April 14, 2005

Hyde Helps Lead Distance Running Corps

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Don’t blink or you just might miss him. He’s that fast. Who is he you ask? Bruce Wayne? Not quite, although he does fly like Batman. Bruce Almighty? Not really, although sometimes it seems as if he could run on water. Dr. Jekyll? Closer, but he’s not that creepy. Bruce Hyde? That’s the one.

The 5-11 junior distance runner might be the one who rewrites the Cornell record books. He’s already rewritten a couple chapters as he has earned All-America honors in cross country, making him the third Cornellian to ever do so. He is also the first Cornell cross country runner to earn All-American honors since Brian Clas ’93. After such an impressive fall term, Hyde has only improved during the indoor season, winning an individual Heps title. He looks to keep improving during the outdoor season, which is just starting to heat up, as the top meets are scheduled in the months of April and May.

“He’s matured dramatically,” said men’s head coach Nathan Taylor. “And, as an athlete, he’s hands down one of the top guys on the team. No matter how you put it, he’s an All-American. Here at Cornell, that’s something to be proud of.”

Hailing from Harwood Union High School in Waterbury, Vt., Hyde might of made his most impressive performance at the Terrier Classic in November, where he ran a 8:03 in the 3,000-meters. That mark claimed the school record and smashed his personal record by 37 seconds.

He then continued to out-do himself, turning in a 3:42.44 time in the 1,500-meters at the USATF indoor meet, which is equivalent to the four minute mile. The event also showed his love for the prime time, as the race was shown on national television.

With his talent and attitude, it’s amazing to think that Hyde wasn’t heavily recruited out of high school. Among institutions including the University of Oregon, William & Mary, Princeton, and Penn State, Hyde chose Cornell amongst all others because of one of the school’s unique characteristics.

“When I came here, I was impressed by Cornell, but what really made me want to come here was the food,” Hyde said. “I remember touring and walking around RPU and it was amazing.”

Thanks to the inability for the University of Oregon — Hyde’s mother’s alma mater — to supply scholarship money, and Cornell’s devotion to unbelievable dining hall experiences, Hyde landed here in the middle of the paradise known as Ithaca, N.Y. But, he didn’t stay for long.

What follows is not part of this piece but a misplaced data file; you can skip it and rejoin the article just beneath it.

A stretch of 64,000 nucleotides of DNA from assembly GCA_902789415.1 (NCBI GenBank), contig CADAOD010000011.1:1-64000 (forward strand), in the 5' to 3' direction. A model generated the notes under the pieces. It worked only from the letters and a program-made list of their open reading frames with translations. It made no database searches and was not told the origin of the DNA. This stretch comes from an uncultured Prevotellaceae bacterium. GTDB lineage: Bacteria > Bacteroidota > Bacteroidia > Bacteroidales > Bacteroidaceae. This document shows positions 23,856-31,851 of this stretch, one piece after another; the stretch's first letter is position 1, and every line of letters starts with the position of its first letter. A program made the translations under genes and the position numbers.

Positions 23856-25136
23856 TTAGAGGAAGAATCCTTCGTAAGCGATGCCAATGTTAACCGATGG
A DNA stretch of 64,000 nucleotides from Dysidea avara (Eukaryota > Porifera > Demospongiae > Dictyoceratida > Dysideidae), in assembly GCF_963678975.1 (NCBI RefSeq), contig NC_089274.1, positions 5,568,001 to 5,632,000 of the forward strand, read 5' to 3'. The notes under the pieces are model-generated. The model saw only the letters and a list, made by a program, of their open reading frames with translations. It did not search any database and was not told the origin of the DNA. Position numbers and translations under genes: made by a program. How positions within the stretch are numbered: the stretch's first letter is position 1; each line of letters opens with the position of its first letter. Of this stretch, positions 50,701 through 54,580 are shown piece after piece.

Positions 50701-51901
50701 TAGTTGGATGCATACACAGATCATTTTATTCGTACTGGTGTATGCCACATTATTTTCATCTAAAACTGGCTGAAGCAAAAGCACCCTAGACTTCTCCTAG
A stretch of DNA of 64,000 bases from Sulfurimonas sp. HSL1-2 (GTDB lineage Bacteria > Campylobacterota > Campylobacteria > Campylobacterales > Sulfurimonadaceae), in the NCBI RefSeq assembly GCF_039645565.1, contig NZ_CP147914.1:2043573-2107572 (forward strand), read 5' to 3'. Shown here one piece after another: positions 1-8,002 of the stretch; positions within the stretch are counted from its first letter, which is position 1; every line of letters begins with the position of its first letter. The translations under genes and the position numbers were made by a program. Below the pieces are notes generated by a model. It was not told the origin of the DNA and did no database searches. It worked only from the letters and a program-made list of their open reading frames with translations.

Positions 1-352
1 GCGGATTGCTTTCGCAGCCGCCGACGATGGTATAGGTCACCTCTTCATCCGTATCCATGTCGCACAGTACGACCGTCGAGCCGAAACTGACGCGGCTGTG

After a successful first semester, Hyde decided to take a jet plane out of town and spend a year and a half training with elite distance runners in Flagstaff, Ariz. Hyde attributes his success in his junior year to his work ethic and determination put into long hours of training.

“I moved out west for a year to train and work in Arizona,” Hyde said. “I meant to train for the Olympic year and I ended up just taking a year off. I definitely think I improved out there.”

With a blistering kick and a range unlike that of other athletes, Hyde combines a track life with that of the glamour that comes from a life in the music industry, as he doubles as the lead guitarist of the band, Mad Dash. Mad Dash happens to include other track stars including senior singer Emory Mort, junior bass maestro Gordon Hall, and drummer John Goldsmith. They recently rocked the Big Red Tsunami Relief Benefit Concert. Mad Dash will play at The Nines in two weeks.

As much as a star that Hyde is, his most challenging task will be to see how he grows into the leader of the track team, lending his expertise to a talented young group of distance runners. No matter how well the freshmen class performs, Hyde said that even natural athletes need advice along the way — including freshman phenom Jimmy Wyner.

“I take full credit for all of Jimmy Wyner’s success,” Hyde joked.

Archived article by Tim Kuhls
Sun Staff Writer